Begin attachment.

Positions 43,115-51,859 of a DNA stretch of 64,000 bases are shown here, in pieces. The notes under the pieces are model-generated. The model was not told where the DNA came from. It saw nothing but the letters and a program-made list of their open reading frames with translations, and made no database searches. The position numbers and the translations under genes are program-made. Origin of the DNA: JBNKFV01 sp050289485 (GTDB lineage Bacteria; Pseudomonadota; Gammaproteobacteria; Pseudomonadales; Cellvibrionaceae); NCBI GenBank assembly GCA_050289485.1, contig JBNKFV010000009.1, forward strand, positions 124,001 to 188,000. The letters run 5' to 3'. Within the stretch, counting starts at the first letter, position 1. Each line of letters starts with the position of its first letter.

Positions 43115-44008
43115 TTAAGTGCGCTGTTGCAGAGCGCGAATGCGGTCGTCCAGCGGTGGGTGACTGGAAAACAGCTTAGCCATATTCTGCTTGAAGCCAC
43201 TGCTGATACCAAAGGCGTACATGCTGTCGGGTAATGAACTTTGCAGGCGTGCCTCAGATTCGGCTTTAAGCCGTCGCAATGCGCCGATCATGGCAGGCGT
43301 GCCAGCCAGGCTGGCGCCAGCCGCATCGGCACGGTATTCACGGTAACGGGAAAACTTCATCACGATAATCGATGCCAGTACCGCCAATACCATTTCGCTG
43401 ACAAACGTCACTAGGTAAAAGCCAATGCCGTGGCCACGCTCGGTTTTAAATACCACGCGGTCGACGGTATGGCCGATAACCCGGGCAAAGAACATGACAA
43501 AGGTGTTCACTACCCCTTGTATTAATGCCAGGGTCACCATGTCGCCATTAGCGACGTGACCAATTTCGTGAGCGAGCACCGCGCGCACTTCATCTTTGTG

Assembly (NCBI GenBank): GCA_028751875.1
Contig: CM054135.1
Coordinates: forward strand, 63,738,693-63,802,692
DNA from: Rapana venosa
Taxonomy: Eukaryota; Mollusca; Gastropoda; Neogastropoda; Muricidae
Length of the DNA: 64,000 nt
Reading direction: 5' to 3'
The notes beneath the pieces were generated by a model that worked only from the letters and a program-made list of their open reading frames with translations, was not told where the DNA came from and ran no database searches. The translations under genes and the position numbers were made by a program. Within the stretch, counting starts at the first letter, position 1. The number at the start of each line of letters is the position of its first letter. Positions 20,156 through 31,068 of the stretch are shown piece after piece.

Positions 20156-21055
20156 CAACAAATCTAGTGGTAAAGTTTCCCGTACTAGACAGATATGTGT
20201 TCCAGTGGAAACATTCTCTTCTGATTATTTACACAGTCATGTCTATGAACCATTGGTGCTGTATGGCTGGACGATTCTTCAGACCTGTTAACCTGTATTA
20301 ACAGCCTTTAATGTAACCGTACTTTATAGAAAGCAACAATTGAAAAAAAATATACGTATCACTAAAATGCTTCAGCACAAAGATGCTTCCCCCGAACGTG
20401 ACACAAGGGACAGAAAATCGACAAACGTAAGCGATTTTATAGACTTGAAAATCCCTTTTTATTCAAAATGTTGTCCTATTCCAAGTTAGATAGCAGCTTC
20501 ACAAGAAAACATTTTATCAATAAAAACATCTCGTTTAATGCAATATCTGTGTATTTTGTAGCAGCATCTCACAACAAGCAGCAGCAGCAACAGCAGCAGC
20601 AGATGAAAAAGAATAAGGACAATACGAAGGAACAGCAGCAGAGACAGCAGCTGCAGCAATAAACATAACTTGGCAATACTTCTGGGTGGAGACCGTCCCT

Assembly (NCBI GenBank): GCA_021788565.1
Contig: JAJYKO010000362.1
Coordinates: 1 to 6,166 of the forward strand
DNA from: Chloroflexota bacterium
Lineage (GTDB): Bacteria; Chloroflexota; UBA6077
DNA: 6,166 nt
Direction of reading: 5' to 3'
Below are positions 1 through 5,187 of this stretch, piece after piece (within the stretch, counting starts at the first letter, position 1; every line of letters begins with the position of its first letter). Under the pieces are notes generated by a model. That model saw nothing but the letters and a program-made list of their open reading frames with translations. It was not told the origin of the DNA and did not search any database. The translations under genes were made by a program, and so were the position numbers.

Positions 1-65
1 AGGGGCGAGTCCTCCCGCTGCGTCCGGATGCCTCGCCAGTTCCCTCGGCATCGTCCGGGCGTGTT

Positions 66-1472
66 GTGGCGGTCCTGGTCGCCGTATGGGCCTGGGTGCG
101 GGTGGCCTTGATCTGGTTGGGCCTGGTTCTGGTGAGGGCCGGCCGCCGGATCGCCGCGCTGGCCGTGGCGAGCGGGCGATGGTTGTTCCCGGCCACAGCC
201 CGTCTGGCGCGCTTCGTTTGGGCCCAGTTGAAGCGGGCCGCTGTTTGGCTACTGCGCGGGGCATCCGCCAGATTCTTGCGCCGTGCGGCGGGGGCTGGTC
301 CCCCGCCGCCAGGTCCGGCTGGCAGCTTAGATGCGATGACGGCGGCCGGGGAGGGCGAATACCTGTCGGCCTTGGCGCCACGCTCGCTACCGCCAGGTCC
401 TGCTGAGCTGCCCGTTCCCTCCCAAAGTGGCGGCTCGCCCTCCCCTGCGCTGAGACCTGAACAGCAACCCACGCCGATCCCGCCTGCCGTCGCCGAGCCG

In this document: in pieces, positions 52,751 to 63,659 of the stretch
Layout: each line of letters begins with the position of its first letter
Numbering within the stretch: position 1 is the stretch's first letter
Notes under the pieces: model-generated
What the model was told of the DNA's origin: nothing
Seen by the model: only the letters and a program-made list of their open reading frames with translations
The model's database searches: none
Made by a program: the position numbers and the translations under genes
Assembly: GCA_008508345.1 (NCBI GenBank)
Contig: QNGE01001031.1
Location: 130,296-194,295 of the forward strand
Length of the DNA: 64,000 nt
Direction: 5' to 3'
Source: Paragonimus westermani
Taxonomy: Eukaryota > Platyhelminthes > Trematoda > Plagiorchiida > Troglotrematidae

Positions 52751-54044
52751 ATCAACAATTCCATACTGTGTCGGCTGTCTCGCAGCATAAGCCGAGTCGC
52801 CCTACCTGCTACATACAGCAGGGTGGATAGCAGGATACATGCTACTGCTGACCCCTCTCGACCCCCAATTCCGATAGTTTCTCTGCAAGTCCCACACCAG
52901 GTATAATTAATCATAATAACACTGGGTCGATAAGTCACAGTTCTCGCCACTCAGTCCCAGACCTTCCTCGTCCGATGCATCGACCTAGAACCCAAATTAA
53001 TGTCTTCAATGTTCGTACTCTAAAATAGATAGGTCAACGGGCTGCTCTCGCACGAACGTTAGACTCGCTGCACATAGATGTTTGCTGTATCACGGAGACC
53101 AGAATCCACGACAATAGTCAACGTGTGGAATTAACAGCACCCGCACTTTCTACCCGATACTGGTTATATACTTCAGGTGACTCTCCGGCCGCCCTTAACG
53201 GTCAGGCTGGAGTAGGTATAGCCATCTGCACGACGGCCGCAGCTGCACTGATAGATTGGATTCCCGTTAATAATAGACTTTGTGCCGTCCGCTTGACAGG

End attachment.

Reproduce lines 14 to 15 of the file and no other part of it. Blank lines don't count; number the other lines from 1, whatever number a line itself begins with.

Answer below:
Reading direction: 5' to 3'
The notes beneath the pieces were generated by a model that worked only from the letters and a program-made list of their open reading frames with translations, was not told where the DNA came from and ran no database searches. The translations under genes and the position numbers were made by a program. Within the stretch, counting starts at the first letter, position 1. The number at the start of each line of letters is the position of its first letter. Positions 20,156 through 31,068 of the stretch are shown piece after piece.